Whatever happened to Joan Crawford, one of the most accessible and enduring faces of the Metro-Goldwyn-Mayer pantheon? With the publication of Mommie Dearest, the 1978 sensational memoir-exposé penned by Crawford’s eldest daughter Christina, the star’s posthumous legend was tainted by allegations of child abuse – statements so brutal, so shocking that even Crawford’s vicious rival Bette Davis publicly dismissed them.
Mommie Dearest may have tasked the public with vilifying or, at the very least, seeing through the “perfect” veneer of a once beloved Hollywood star, but it begs an important question regarding the condemnation of public art in light of the artist’s personal shortcomings. This is the note that biographer Robert Dance ends on in Ferocious Ambition: Joan Crawford’s March to Stardom, the latest biography of Crawford published by the University Press of Mississippi. “Is it enough to say that she was a terrible mother, but that she was also a magnificent performer who left a rich professional legacy?… How can these contradictions be reconciled?” the author asks us.
No matter the narcissism that may have driven Crawford to adopt five children as a largely single parent with a rotating cast of husbands and lovers, Dance asks us to take a step back to consider how the Texas-born Lucile Le Sueur became Joan Crawford, “Hollywood’s Cinderella, on-screen and off”. Becoming Joan Crawford was not a directive by studio executives she blindly followed; Crawford remains remarkable for being an agent of self-fashioning, precisely navigating and adapting within an industry she was not trained for, only to rise to the top as one of the biggest box office stars of the 1930s and ’40s. Crawford’s work ethic is central to Dance’s narrative.
For readers seeking insight into a world of female rivalries that simultaneously shaped and were shaped by MGM from its birth in 1924 through the transition to talking pictures, into the Great Depression and beyond, Dance’s biography provides much insight into what differentiated Crawford, an amateur dancer turned actor, from the studio’s leading ladies Norma Shearer and Greta Garbo, in addition to contextualizing Crawford’s infamous feud with Bette Davis, the Queen of Warner Brothers.
What quickly becomes clear are the various ways that Crawford – unlike Garbo, who led a famously reclusive life – differentiated herself by seeking identification with a working public. Not only did Crawford make herself accessible to her fans through relationships she initiated with the press, including an advice column she penned for two years for the publication Movieland, but she was also frequently typecast as a persistent, working woman who could find love and climb the social ladder. And it’s because of her smart, Adrian-designed costumes that continually inspired department store knockoffs that Crawford could become a (if not the, as Dance suggests) top fashion influencer of the 1930s.
As Crawford’s reliance on the costume designer Adrian suggests, she benefited greatly from close artistic partnerships with designers and photographers who aided the burgeoning actor in her transition from chorus girl to full-fledged movie star. One of the most notable threads of Dance’s biography is how he stresses Crawford as a premiere portrait subject, for photography played a massive role in shaping her star image. Dance uses this text to celebrate not just the talent of George Hurrell, the iconic glamour photographer whose “images continue to define her even to a generation that might have never seen one of her films” – he also introduces readers to Ruth Harriet Louise, Hurrell’s predecessor at MGM and sole female Hollywood studio photographer. Louise taught Crawford how to move beyond physical posing and into the revelation of interiority before the camera. Dance’s text aside, through the dozens of reproduced photographs alone, readers can watch Crawford evolve into an “ideal” photographic subject.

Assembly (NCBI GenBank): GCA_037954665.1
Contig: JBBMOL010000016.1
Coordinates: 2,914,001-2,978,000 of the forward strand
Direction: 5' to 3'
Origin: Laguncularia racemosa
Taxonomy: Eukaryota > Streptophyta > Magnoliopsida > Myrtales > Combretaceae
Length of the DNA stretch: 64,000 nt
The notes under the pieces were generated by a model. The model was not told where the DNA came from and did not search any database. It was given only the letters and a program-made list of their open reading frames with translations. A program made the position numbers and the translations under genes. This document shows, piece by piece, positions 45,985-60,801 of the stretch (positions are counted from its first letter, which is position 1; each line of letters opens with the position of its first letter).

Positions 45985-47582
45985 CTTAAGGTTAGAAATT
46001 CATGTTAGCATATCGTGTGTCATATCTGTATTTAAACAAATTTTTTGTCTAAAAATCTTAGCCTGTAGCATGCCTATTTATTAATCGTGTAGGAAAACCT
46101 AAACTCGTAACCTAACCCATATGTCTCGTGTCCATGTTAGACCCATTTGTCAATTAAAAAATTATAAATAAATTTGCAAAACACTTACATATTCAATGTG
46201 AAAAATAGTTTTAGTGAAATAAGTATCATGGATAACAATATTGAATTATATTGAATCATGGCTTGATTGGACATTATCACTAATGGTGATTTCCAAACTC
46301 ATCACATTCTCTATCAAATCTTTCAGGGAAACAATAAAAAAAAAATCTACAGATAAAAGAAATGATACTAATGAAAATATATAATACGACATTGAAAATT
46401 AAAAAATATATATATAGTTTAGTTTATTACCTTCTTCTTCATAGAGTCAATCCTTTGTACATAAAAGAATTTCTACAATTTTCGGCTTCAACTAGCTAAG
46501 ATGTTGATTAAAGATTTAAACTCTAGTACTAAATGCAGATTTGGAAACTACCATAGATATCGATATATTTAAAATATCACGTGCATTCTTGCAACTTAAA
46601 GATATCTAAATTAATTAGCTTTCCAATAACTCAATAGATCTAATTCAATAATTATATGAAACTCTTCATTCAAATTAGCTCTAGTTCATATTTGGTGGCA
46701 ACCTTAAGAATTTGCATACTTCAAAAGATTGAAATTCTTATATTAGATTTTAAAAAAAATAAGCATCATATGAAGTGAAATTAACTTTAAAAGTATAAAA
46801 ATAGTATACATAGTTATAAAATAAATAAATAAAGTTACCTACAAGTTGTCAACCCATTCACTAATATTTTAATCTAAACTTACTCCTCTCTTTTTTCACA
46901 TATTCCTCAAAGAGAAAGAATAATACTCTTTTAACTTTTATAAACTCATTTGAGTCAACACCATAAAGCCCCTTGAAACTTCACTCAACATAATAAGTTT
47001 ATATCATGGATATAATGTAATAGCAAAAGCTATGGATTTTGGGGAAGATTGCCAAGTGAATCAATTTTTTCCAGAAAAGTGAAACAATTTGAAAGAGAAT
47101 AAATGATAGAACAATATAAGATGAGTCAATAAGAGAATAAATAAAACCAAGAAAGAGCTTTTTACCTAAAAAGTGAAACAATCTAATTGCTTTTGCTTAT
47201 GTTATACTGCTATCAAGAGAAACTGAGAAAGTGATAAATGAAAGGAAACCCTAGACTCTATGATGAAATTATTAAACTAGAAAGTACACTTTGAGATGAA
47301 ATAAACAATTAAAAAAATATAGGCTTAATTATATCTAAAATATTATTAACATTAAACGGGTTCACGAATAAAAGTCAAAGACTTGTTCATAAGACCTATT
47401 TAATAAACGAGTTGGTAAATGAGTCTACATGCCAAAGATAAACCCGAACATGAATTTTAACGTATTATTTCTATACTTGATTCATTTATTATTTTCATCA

As Ferocious Ambition attests, Joan Crawford is one of those Old Hollywood stars who remains a fixture in our cultural memory, due in part to Mommie Dearest and its 1981 cult film adaptation starring Faye Dunaway as a caricature of Crawford, but also to Feud, the 2017 Ryan Murphy-led docudrama chronicling the Crawford-Davis rivalry during the production of the 1962 hagsploitation film Whatever Happened to Baby Jane?. Crawford’s later career may have suffered from her alcoholism and a turn (not unlike that of Miriam Hopkins in Savage Intruder (1970)) to cheap slasher and horror films, including Strait-Jacket (1964) and Trog (1970). The star’s professional and personal difficulties aside, not to mention the disease she protected with Garbo-like secrecy and from which she passed at the age of 69 (or 73) in 1977, Crawford’s legacy persists.
So, what comes to light when we, as Dance encourages, put Joan Crawford at the center? On the one hand, we are granted a closer glimpse into the lives and motivations of a camp of artists and producers from Louise, Hurrell, and Adrian to producers Harry Rapf and Joseph Mankiewicz, who saw something special in Lucile Le Sueur and could similarly capitalize on her drive for success and perfection in the public eye. On the other, we might take inspiration from one woman’s breakthrough and commitment to self-study and professional evolution in a notoriously difficult industry.